Specialized manned and unmanned forklifts are used in new industrial facilities where high-density storage helps contain land and construction costs. Even so, the classic sit-down rider forklift is still king. The operator-controlled, free-path burden hauler, conceived in the 1920s, has continued to be handy and adaptable to a multitude of situations. This calamity is about an early 1940s unit, a design that was the wellspring for a family of forklifts that helped grow a $100 million company.
The Scene of the Crime
This compact, 1,000 lb-capacity forklift was operating on new pavement, unloading building supplies at a new residential subdivision. At day’s end, the operator set down the last load and sped toward the construction crew and his wife, who came to pick him up. Known as a “hot dog” driver, he apparently tried to finish his task with a flourish as he sped up and then attempted a sharp right turn close to those present. The forklift pivoted on its two left wheels and tipped onto its left side. The driver attempted to bail out on that side and was fatally crushed by the overhead guard.
The attorney for the deceased’s family had sequestered the subject forklift preventing immediate access to it. After an intense search, an exemplar was found. Although more than 30 years old, it was in almost new condition and had a patriotic Stars and Stripes paint job. We performed a series of static tilting platform stability tests that clearly showed the forklift easily met the requirements of ANSI B56.1, Test 4, Lateral Traveling Stability. The plaintiff’s attorney argued static tilt table tests were not representative of the accident, so our engineering manager assigned me the task to design a test fixture that would safely permit a dynamic turning test.
I designed a beefy, wheeled outrigger that allowed the truck to tip when turning at speed, but not let it hit the ground. With the lab staff looking on and me in my Bell Magnum racing helmet, I accelerated to full speed. With adrenaline pumping, I went into a series of turns at full speed. I started with very wide turns and then tighter and tighter turns without any sign of overturn. Now feeling fairly racy, I traveled several times at full-governed speed and whipped the steering wheel into left or right U-turns with solid stability. A week after the test ended, the recently retired manager of development engineering was called to act as in-house expert. This respected and beloved engineer was my first boss at this company and he had extensive knowledge of the vintage forklift we were testing.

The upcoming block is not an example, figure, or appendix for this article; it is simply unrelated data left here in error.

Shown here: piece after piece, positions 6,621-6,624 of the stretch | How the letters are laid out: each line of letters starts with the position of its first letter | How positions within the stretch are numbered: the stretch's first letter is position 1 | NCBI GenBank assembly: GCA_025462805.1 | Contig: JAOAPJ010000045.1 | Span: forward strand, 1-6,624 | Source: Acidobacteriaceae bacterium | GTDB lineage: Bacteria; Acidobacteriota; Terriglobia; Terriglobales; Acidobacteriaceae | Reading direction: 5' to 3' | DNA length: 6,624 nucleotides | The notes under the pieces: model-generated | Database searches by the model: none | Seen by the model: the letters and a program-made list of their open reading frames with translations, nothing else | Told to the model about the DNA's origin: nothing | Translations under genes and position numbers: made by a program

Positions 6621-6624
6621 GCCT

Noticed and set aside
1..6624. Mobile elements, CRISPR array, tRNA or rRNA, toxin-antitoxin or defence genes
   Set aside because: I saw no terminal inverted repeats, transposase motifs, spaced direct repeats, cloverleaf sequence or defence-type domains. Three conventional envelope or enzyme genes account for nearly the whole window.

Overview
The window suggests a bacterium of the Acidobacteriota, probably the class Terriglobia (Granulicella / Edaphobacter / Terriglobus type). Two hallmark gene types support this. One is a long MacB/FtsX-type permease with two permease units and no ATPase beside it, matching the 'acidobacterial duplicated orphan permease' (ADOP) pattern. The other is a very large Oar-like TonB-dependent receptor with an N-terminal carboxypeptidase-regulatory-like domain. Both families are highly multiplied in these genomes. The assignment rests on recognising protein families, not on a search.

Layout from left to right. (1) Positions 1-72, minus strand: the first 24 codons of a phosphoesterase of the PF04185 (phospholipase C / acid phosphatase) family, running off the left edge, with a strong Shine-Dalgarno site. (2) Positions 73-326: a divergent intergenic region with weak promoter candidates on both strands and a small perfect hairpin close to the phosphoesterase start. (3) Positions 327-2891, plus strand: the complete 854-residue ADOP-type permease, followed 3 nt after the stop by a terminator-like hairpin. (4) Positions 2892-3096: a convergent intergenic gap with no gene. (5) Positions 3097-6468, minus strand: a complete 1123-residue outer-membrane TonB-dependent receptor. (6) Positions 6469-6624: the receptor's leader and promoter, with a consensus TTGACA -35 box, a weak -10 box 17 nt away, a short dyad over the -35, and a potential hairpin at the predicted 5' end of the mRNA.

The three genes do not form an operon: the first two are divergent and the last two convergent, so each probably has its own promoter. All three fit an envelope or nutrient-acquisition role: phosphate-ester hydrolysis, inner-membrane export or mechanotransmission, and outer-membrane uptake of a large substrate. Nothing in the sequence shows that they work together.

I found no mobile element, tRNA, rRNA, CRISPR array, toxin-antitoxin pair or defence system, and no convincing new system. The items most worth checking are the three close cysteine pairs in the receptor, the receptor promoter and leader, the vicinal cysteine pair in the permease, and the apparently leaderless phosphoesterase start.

He took one look at our test setup and almost laughingly asked why we had an outrigger on a tip-proof, foolproof forklift. He said this forklift was so limited in speed and turn radius that it wouldn’t tip laterally under our test conditions. Having said that, he drove the exemplar, now without its test outrigger and proceeded to calmly whip the forklift around U-turns at full speed. Afterward, the lab engineering staff and our expert all voiced the same query: why did the subject forklift tip over?
The subject truck was finally released and shipped to our lab. Now, most four-wheeled forklifts have an unsprung, center-pivoted steer axle that toggles to permit the wheels to traverse small debris found in industry. Lateral stability depends on a so-called stability triangle. Axle stops limit the magnitude of axle toggling and shift the triangle to a stability parallelogram, increasing resistance to lateral tipping. In contrast, the subject forklift utilized small coil springs at each side of its solid, beam-type steer axle to provide suspension and a stability parallelogram.
The Smoking Gun
With the exemplar for comparison and crispy old vellum design drawings at hand, we inspected the underside of the subject unit. There was an “Oh My God” moment as we saw the left-hand coil spring was missing. But why take off this spring? We saw that its removal allowed a rigid galvanized water pipe to be run from the hydraulic fluid reservoir to the hydraulic pump at the fan-end of the engine. By removing the spring to make way for the pipe, some careless technician had eliminated one corner of the stability parallelogram, inviting lateral tip over.
The evidence gathered was presented to the jury by our in-house and outside experts and the jury found us, the manufacturer, not guilty of negligent design and manufacture. This was, sad to say, a classic example of how careless repairs and careless driving produced tragic results.